miles away to guarantee liberties in Southeast Asia which they had not
found in southwest Georgia and East Harlem. So we have been repeatedly
faced with the cruel irony of watching Negro and white boys on TV
screens as they kill and die together for a nation that has been unable
to seat them together in the same schools. So we watch them in brutal
solidarity burning the huts of a poor village, but we realize that they
would never live on the same block in Detroit. I could not be silent in
the face of such cruel manipulation of the poor.
My third reason moves to an even deeper level of awareness, for it grows
out of my experience in the ghettoes of the North over the last three
years -- especially the last three summers. As I have walked among the
desperate, rejected and angry young men I have told them that Molotov
cocktails and rifles would not solve their problems. I have tried to
offer them my deepest compassion while maintaining my conviction that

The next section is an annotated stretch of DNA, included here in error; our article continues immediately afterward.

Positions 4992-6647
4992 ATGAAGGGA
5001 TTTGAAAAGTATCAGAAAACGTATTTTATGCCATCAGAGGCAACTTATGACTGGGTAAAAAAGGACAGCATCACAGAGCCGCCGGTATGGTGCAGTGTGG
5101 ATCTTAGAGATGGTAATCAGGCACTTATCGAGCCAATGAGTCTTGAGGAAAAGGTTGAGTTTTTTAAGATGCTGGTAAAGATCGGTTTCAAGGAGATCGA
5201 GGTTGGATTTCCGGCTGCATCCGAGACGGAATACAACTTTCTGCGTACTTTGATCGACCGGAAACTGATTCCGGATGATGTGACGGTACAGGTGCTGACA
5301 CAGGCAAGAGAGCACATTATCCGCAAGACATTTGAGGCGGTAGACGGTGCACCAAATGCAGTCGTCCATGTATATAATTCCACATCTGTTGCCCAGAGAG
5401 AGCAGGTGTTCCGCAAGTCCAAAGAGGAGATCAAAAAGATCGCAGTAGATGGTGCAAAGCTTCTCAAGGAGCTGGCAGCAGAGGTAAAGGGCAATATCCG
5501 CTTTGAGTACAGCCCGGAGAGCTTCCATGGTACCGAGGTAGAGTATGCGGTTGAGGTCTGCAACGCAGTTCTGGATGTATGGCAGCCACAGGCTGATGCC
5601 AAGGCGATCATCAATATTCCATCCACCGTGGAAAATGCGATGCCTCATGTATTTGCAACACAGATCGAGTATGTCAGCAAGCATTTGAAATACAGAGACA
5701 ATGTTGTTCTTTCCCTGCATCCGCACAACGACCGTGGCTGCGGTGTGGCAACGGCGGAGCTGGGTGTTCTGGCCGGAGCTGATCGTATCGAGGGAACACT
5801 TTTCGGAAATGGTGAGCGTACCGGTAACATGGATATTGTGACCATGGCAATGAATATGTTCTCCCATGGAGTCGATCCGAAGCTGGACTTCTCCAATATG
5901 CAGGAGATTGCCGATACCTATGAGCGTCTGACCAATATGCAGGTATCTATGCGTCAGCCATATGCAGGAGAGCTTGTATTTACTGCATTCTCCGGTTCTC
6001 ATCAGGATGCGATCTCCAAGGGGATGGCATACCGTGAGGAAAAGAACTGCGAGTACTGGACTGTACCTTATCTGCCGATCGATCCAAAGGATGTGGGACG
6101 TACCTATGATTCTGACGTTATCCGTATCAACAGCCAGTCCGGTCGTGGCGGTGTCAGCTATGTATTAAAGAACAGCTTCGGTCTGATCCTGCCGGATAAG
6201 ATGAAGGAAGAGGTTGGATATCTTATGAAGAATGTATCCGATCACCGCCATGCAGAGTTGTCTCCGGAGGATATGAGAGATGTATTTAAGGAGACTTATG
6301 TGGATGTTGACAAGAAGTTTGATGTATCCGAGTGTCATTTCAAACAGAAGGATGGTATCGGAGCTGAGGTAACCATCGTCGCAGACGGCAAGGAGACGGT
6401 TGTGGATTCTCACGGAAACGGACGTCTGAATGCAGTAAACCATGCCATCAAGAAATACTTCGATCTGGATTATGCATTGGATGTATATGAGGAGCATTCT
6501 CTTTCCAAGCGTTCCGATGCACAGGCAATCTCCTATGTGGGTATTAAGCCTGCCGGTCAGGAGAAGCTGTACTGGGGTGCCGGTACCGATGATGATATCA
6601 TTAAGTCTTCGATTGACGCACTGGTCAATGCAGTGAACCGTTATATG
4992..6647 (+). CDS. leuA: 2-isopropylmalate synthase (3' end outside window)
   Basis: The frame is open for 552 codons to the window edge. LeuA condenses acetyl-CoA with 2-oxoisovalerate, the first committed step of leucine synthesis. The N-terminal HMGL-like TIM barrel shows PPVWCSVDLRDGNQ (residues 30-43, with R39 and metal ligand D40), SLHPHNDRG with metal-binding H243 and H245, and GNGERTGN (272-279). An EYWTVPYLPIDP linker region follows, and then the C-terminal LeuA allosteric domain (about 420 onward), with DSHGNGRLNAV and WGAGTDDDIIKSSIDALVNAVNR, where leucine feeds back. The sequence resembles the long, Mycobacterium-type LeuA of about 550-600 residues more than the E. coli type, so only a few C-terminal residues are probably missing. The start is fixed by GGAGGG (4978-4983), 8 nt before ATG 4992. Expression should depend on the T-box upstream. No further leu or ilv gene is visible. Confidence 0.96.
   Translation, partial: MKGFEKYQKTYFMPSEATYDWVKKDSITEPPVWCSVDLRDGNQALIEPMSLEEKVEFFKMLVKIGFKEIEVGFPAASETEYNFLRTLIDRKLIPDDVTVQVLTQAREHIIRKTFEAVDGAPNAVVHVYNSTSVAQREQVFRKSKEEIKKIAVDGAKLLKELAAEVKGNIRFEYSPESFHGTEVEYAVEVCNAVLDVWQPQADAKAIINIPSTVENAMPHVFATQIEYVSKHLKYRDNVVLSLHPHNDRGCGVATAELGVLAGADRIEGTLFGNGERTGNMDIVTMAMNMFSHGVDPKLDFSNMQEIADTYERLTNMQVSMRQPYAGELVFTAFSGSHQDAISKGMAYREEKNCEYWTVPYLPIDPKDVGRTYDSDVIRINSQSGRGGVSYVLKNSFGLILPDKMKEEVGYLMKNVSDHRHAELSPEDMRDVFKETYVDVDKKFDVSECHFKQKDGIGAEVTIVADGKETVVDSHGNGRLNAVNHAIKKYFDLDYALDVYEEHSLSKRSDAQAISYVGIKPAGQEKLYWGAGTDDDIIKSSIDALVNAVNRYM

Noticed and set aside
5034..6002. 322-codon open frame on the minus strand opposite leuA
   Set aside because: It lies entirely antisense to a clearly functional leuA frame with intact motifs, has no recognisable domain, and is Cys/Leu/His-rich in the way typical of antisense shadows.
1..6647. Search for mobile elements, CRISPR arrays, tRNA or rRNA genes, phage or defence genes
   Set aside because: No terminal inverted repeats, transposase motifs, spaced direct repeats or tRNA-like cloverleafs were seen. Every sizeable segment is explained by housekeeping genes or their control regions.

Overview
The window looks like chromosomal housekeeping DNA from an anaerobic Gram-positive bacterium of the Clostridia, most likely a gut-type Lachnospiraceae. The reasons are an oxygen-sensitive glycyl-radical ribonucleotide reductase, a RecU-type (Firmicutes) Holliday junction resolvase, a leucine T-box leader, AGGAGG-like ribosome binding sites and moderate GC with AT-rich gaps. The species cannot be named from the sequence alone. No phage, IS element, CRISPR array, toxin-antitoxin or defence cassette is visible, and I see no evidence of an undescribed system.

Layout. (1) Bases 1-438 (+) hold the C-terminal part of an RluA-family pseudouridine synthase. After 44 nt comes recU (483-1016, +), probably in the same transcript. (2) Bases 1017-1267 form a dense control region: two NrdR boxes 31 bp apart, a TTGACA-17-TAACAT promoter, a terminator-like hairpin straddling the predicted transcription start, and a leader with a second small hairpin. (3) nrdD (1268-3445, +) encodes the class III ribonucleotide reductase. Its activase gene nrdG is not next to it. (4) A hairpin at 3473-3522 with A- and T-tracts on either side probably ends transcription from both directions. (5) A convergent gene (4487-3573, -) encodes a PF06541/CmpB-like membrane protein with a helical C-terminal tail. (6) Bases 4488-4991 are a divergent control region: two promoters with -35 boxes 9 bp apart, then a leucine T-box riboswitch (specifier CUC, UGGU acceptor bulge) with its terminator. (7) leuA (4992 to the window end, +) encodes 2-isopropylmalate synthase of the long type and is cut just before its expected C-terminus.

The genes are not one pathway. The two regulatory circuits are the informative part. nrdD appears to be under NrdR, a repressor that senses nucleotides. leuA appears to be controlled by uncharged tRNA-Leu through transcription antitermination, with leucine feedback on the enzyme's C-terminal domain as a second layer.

social change comes most meaningfully through nonviolent action. But
they asked -- and rightly so -- what about Vietnam? They asked if our
own nation wasn't using massive doses of violence to solve its problems,
to bring about the changes it wanted. Their questions hit home, and I
knew that I could never again raise my voice against the violence of the
oppressed in the ghettos without having first spoken clearly to the
greatest purveyor of violence in the world today -- my own government.
For the sake of those boys, for the sake of this government, for the
sake of hundreds of thousands trembling under our violence, I cannot be
For those who ask the question, "Aren't you a civil rights
leader?" and thereby mean to exclude me from the movement for
peace, I have this further answer. In 1957 when a group of us formed the
Southern Christian Leadership Conference, we chose as our motto:
"To save the soul of America." We were convinced that we could
not limit our vision to certain rights for black people, but instead
affirmed the conviction that America would never be free or saved from
itself unless the descendants of its slaves were loosed completely from